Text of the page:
I’ve been a privileged/preferred banking customer for about 2 years now. I’ve shopped around the major banks in Singapore, and have a decent understanding of their services and charges. There are slight variations, but they sell essentially the same products and services. I have spent hours chatting with relationship managers…

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13 thoughts on “[Premium] Are Privileged Banking and Relationship Managers worth it?

  1. Sorry. But my own encounters and both types are big failures.

    I show them my returns over 15 years and ask what can they do for me, they usually run away and never see again.

    1. Same experience with seberal banks. Young punks cannot convince 30Y experience in the battle field. BS most of the time when one really scrutinise the proposal. If you want to leverage, broking house do that too. $500K of shares leverage to buy another $1M of shares. This whole thing about privileged banking is to stroke human ego (weakness) and let people show off.

  2. Hi Care to share how you used “leveraging” through your RM? What areas in particular do you use it for?

  3. As part of the perks moving to a new job my company offered me a fee free account with one of the very famous and “too big to fail” banks with its overseas branches.
    The account is typically available to anybody, who is willing to invest about ~ 400 K USD with the bank. I opened it up and tried three things with the bank:
    – Applied for a mortgage application.
    – Did some currency exchange.
    – Tested security features.
    Mortgage application was very exhausting – lengthy and tortures. They want to know more than average bank would ask you (for example, separate interview with your partner). The mortgage advisers would miss interview appointment at very last moment and only notify you by leaving message on the answering machine.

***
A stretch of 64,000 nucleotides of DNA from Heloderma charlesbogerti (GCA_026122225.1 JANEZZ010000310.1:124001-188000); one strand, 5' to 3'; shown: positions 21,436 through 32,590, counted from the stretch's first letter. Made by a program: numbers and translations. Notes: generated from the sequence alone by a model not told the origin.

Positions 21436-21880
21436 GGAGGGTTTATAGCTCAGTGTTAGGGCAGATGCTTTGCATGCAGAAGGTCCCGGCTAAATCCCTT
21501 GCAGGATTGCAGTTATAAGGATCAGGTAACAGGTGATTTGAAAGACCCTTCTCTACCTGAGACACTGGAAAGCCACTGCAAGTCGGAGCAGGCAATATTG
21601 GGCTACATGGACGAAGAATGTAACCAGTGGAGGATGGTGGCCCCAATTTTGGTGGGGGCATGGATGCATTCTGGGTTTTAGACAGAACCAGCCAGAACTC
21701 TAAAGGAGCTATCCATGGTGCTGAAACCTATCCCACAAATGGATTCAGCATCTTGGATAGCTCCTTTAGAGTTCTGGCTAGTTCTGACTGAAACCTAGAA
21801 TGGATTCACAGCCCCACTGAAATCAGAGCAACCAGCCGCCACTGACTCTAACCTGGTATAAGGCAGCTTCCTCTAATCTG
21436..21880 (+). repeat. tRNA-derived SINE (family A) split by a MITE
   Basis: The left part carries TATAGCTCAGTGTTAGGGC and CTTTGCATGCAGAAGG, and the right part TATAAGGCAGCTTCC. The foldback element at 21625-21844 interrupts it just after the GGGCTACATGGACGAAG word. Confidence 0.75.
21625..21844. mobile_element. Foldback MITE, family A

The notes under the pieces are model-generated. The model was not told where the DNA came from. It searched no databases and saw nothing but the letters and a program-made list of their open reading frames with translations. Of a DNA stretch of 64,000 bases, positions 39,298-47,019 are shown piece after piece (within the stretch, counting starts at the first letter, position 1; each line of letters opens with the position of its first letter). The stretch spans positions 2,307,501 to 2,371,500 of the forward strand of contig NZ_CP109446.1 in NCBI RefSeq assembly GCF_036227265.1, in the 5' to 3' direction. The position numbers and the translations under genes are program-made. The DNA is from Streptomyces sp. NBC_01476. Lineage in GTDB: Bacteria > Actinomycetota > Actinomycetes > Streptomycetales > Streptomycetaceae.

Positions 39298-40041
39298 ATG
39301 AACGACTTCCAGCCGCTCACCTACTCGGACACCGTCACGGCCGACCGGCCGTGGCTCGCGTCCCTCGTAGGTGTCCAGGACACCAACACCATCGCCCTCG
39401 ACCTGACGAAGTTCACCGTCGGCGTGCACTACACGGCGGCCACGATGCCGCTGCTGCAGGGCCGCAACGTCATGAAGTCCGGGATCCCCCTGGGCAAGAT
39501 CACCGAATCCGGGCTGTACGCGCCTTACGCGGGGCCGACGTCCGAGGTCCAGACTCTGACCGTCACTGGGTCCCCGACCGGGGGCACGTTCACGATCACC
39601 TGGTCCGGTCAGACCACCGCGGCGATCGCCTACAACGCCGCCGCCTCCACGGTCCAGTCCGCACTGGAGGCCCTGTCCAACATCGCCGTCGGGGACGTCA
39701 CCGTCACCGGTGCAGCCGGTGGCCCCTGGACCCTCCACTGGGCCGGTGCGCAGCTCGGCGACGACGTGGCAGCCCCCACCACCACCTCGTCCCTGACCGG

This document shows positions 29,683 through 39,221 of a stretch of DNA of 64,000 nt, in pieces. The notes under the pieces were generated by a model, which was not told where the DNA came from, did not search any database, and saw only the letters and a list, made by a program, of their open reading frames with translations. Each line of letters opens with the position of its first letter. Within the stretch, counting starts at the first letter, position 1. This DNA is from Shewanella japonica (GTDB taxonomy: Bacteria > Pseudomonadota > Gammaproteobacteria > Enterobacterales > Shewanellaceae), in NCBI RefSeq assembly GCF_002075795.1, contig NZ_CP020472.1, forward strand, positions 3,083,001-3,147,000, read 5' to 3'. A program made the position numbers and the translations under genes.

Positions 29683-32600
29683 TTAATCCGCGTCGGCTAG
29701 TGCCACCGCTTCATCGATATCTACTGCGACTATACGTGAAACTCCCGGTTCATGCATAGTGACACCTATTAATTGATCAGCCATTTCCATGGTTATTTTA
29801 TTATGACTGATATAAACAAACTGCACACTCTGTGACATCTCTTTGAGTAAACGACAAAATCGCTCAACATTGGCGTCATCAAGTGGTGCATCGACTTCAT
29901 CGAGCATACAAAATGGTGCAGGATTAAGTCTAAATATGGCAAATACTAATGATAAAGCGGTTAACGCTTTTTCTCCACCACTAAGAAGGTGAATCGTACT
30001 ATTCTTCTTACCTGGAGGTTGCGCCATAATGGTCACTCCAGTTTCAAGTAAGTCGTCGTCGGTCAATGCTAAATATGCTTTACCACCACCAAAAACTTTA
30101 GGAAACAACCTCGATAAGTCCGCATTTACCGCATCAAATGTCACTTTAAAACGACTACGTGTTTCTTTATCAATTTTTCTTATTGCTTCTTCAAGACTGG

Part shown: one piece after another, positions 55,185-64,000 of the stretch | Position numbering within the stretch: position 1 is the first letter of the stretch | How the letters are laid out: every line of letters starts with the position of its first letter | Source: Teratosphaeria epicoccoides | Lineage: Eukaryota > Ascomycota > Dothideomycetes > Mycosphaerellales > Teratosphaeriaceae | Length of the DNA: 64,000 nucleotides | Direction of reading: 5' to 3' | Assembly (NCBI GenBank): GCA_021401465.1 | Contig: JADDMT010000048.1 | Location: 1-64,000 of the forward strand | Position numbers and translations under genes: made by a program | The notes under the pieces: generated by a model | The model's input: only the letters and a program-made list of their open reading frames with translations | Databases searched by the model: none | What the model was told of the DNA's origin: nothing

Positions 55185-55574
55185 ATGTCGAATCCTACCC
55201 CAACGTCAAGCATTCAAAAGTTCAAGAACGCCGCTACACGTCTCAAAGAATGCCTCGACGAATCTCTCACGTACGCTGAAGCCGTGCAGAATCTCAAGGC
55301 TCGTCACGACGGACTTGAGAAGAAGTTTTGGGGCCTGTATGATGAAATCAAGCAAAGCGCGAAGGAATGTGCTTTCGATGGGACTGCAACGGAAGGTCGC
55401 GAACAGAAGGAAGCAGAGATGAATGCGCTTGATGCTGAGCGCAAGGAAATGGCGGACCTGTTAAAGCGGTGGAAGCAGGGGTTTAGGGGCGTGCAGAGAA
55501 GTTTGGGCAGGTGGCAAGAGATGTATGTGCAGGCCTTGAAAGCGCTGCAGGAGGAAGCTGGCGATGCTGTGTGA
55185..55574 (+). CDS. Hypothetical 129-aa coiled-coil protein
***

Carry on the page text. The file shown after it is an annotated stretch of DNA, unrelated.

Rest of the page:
The end result? Their offer was 1.7% higher than their average retail outlet. The only perceived advantage was they were ready to loan 5 times of your wages, assuming that 25% deposit. I was actually told by the mortgage adviser that as having access to the retail sector, I would be better off there.

    1. I had a similar experience. My RMs directed me to their retail side too. But I thought they would tell you the rate first before asking you to do all the forms.

      Hope you managed to refinance in the end. Rate now should be like 1.5% or less?

  4. Although availability of leveraging is important including cost of funds, another key factor to take note when selecting annuities offered by the bank or any financial institution is to check whether is your principal guaranteed throughout the term or its voluntary surrender value is a mixture of guaranteed plus non guranteed components. This is especially so when you are using leveraging funds to purchase an insurance annuities plan. The last thing you want is to redeem a voluntary surrender value that does not make up your principal which is usually comprised of your own money and bank leverage monies.

    1. Yeah I agree. Surrendering an annuity is like throwing money into fire. Besides the principal, there is also the opportunity cost to think about. I’ve thought about it quite a while and I think its best to maximise CPF LIFE to the Enhanced Retirement Sum (ERS) before even considering buying a private annuity

      1. That will depends really on your longetivity…

        Cos if you do your maths, the first 17 yrs after the first payout is taking back your own money without interest. I think FRS is a good idea but the funds necessary to park to enhance to ERS, I think there are better alternatives out there with

        1. Higher yield
        2. Flexibility in funds management
        3. Higher Liquidity

        Just that its takes time and effort to do your research…below is a list from LIA.


  5. Hi @rainmaker,

    I took a look through your links but am weren’t sure what I should be looking at. Can you point me to an example of a such a product (higher yield, flexi, liquid)?


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